Nowadays, "young-adult fiction" includes every type of story, including post-apocalyptic and fantasy, says Forest Of Hands And Teeth author Carrie Ryan. And then readers reach adulthood and we suddenly expect them to choose their genres.
One of the great things about YA is that all the books are shelved together (or split into "realistic books" and "SFF books"). There's no distinct category for high fantasy or science fiction or romance or historical or contemporary issues. YA books can pull from anything they want so you can have a book that's a post-zombie apocalypse romance that may or may not have a happily ever after or you can have a book about a school where cheerleaders are high tech spies thwarting an assassination or a book about killer unicorns and the virgin descendants of Alexander the Great who hunt them or one about a high school valedictorian who ends up pregnant and doesn't know what to do.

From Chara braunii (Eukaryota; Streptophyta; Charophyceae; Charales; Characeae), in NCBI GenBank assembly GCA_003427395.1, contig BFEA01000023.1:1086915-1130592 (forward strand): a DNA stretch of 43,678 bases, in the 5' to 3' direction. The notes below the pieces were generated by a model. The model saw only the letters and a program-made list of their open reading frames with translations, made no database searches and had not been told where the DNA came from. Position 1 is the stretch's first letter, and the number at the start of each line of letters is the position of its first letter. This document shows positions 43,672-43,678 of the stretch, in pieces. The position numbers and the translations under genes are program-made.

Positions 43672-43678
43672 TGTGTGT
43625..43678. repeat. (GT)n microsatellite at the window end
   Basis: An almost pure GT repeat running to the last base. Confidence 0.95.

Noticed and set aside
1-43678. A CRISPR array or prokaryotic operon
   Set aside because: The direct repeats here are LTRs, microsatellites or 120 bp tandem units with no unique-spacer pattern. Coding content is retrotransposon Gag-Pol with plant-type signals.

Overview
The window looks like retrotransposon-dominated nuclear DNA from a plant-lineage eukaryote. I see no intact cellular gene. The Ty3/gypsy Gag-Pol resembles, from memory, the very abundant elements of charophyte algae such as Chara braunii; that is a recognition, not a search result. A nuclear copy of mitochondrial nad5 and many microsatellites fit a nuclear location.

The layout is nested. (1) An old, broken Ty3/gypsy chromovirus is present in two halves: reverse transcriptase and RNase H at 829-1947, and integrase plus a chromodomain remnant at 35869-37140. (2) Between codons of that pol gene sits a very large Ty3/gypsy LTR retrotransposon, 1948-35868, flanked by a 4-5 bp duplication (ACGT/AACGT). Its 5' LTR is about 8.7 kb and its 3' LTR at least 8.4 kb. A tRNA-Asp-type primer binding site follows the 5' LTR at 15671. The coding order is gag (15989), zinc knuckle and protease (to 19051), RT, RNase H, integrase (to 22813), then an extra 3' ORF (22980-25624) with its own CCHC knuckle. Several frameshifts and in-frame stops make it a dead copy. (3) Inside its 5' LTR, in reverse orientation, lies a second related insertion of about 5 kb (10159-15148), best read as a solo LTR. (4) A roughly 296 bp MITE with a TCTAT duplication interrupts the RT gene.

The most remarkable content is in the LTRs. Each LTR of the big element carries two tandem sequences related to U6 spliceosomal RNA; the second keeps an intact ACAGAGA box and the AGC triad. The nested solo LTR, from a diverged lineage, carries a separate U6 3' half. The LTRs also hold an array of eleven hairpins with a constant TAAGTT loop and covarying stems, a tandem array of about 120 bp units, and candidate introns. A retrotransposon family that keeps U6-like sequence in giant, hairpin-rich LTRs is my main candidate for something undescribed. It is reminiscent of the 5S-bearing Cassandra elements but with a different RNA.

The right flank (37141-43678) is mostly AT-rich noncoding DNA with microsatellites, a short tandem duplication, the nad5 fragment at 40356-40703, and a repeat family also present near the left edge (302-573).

Sometimes I wonder when it happens that we "graduate" from YA and "choose" our section of the bookstore. Sure some people read across all genres, but a lot find their niche and stick with it. I was in high school when I pretty much started choosing books only from the Romance section and now I realize just how much I was missing by not branching out. On one hand, it's nice to walk into a bookstore and straight to the section that has books you pretty much know you'll love. On the other hand, I kind of like it when all our books are jumbled together and as a reader you don't know what you're going to get other than (hopefully) a pretty awesome story.
To me, this is one of the greatest thrills writing (and reading) YA. I don't have to worry where my book is going to be shelved or how the booksellers will be pitching it (my next release has the tagline "Eat, Prey, Love"). I get a huge thrill when readers tell me that they never considered they might like zombies or horror or post-apocalyptic romance but that they enjoyed my book and that it made them look for others like it.